THE BATTLEFORDS — Even though Gilbert Katerynych has spent years looking through the lens, taking thousands of photos of old churches and homesteads, the changing of the seasons, combines churning grain and wildlife set against the backdrop of a setting sun or rising moon, his first experiment with a film camera in junior high was, by all metrics, a disaster.
"It didn't go very well," Katerynych said to the News-Optimist/SASKTODAY.ca, recounting his tale of film not feeding through one of the first cameras he used in his school's photography club and accidentally taking all his pictures on a single frame.
"I just lost interest there," he said, unaware that over two decades after his graduation in 1994, he would end up as the Battlefords most renowned nature photographer.
During his early 20s, Katerynych bounced from job to job and place to place, searching for a passion he wasn't sure existed. Travelling west, he found himself in Calgary.
" I was just kinda blundering about ... I just didn't find my path until later," he noted, finally picking up his first digital camera in 2006, a Canon Powershot A70 in his late 20s, early 30s.
The rest was history.
"I just kinda blew the lid off it all ... just being able to keep taking pictures, over and over and over again," Katerynych said.
And with those repeated opportunities, Katerynych is able to capture images like lightning over the lighthouse at Cochin, a coyote running through a field near the Saskatchewan Hospital, or key landmarks in the area like the old Battleford bridges or the North Battleford water tower.
But before returning to the Battlefords to take these pictures, he experimented with his rekindled love of the camera in Calgary with little success.
"...(I) didn't grow a following in Calgary ... I was just one of many," he said, noting that he dabbled in wedding photography and cityscapes but didn't enjoy it at all.
"I just decided I would enjoy what I enjoy doing instead of forcing myself to do things I don't enjoy just to make money on it."
Then, in the early 2010s, he moved back to the Battlefords to be with his father, who had been diagnosed with cancer. Then, when his father passed in 2011, he realized his second passion.
His time spent in the palliative unit convinced Katerynych to get his nursing degree and he is now working as registered nurse in the palliative unit at Battlefords Union Hospital.
And despite being a photographer at heart, the hardest question for Katerynych to answer is why he loves photography as much as he does. Is it a calling, a passion, a need? He isn't sure, but he has to do it.
"I don't know why exactly, that's difficult to pin down an exact why ... I just do."
When he isn't working in the hospital, he spends a good deal of his time staking out new places to take his pictures and scouting out times when he can get that perfect shot.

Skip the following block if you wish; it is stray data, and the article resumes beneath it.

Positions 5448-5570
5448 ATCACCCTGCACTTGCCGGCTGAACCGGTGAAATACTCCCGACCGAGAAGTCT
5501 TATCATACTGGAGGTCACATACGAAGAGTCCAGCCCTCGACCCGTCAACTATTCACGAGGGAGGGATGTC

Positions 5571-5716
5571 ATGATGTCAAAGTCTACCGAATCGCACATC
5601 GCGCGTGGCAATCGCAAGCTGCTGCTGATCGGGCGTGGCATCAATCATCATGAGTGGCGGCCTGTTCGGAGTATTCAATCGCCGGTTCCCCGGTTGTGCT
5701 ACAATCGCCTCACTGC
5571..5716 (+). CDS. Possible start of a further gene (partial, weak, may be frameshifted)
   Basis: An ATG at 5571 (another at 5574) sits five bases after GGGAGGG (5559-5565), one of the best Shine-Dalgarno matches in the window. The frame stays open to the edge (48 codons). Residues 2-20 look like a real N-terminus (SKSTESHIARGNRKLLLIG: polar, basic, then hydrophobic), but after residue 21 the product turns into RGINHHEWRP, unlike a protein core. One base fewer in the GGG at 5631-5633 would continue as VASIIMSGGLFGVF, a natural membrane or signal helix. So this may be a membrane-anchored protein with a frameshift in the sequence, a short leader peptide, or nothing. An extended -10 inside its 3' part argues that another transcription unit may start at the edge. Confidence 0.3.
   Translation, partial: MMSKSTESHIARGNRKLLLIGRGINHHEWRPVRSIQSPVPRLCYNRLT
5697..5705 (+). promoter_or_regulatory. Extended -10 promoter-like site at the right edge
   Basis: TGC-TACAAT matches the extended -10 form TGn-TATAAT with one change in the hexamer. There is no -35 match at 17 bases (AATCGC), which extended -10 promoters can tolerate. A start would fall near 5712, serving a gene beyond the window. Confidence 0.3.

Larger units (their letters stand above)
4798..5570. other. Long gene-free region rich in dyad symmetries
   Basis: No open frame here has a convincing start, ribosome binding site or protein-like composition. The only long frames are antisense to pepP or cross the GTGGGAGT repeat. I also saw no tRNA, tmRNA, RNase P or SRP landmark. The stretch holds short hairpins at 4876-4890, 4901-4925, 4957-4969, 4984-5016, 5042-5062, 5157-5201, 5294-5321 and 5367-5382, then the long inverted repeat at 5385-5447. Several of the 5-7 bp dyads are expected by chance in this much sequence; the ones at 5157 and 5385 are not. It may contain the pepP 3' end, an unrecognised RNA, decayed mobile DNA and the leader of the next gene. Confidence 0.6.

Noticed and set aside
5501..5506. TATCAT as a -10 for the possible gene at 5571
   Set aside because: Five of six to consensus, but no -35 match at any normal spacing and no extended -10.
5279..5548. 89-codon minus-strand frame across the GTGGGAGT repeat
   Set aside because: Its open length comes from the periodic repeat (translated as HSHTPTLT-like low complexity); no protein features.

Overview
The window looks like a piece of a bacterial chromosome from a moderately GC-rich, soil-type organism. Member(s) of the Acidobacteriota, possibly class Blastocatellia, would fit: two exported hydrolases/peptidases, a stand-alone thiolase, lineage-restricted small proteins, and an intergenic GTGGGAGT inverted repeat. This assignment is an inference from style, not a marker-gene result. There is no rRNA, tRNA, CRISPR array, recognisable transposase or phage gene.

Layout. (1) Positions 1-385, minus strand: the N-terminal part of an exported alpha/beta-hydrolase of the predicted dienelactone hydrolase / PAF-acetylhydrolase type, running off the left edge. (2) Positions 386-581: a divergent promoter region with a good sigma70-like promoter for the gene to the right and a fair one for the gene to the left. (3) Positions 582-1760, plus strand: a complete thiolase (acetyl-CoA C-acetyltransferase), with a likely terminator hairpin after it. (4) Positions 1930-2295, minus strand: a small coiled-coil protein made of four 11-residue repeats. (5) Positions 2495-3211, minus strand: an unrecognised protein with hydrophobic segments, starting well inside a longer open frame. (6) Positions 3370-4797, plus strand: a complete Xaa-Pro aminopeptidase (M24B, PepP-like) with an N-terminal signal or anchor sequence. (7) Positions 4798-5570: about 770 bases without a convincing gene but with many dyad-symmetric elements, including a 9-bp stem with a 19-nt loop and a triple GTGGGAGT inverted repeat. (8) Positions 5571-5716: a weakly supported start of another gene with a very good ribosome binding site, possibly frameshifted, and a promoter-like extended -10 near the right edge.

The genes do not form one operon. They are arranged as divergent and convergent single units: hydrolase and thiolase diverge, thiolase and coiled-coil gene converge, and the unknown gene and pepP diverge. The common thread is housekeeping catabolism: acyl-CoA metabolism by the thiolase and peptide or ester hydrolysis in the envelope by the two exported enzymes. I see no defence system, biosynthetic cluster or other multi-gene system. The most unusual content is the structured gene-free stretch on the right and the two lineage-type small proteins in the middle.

"I grew up here, and I've been finding places I didn't know were here at all.
"...there's really lots of planning involved, the execution, getting up, going out and exploring, and having luck on your side for everything to come together ... and just to line things up with the sun or the moon, or the milky way, the stars," he said.
"That's part of the challenge now," he said, "trying to find something new in the area."
His photography spans the Battlefords and just beyond to catch the local satellite communities, including Whitko and Prongua. And nature just calls to him in a way that people and cityscapes just don't.
"I always like a quiet place ... without people around," he said, noting the differences between his sterile, hygienic workplace with machines and bright white lights. Katerynych said his job is like spending 12 hours inside a box on the third floor surrounded by co-workers, a stark contrast to exploring the prairie landscape for photos.
"...death is a constant in my unit, but I enjoy ... helping people through that spot."
Katerynych noted that he was also lucky to be able to juggle both of his passions through COVID-19, adding that a lot of established photographers got out of photography due to the pandemic.
"I have a good pension plan," he said, laughing "...I was fortunate."
And though he was unable to gather a following in Calgary, he's attracted a dedicated fan base of just shy of 3,000 people in the Battlefords.
On May 6, he even held the largest printed collection of his work to date at ARTageous, one of North Battleford's resident art watering holes, run by Jocelyn Schmunk.
It was Schmunk, after all, who insisted Katerynych display his artwork there.
"The show with Gilbert Katerynych had a great turnout," Schmunk said to the News-Optimist/SASKTODAY.ca
"...it is wonderful that the Battlefords has such a talented photographer...the Battlefords [is] a hidden gem, [and] Gilbert captures all the beauty."
Katerynych attributes the love and attention his photos have gotten mostly to nostalgia, Battleford expats who are no longer able to see their old stomping grounds.
"It's nostalgia for them," he said, noting that he's also found a niche here in the Battlefords.
Maybe it is nostalgia, or perhaps it's the love of a good photo, or maybe it's Katerynych's passion and love for photography coming through. Who knows?